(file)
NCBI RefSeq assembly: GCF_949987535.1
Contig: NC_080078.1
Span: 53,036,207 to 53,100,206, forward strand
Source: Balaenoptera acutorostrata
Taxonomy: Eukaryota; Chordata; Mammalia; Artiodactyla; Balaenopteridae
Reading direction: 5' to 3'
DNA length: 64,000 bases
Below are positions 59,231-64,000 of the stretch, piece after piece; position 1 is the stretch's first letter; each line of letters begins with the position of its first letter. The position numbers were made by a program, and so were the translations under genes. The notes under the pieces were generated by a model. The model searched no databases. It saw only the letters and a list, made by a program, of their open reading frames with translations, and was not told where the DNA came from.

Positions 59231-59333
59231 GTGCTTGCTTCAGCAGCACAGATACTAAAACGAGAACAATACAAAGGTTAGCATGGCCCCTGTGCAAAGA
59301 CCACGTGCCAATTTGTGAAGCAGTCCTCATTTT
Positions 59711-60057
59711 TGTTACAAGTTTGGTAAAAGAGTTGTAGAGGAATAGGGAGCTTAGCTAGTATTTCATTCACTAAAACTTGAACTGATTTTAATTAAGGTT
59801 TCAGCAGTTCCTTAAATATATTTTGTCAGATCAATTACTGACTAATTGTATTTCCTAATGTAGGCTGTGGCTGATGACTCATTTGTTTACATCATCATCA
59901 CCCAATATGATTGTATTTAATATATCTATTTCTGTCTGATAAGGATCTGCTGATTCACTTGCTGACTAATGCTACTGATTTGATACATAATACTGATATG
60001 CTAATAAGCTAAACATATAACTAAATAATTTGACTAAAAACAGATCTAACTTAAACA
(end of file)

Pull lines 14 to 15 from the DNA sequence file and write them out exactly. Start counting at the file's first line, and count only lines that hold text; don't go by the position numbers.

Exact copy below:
59801 TCAGCAGTTCCTTAAATATATTTTGTCAGATCAATTACTGACTAATTGTATTTCCTAATGTAGGCTGTGGCTGATGACTCATTTGTTTACATCATCATCA
59901 CCCAATATGATTGTATTTAATATATCTATTTCTGTCTGATAAGGATCTGCTGATTCACTTGCTGACTAATGCTACTGATTTGATACATAATACTGATATG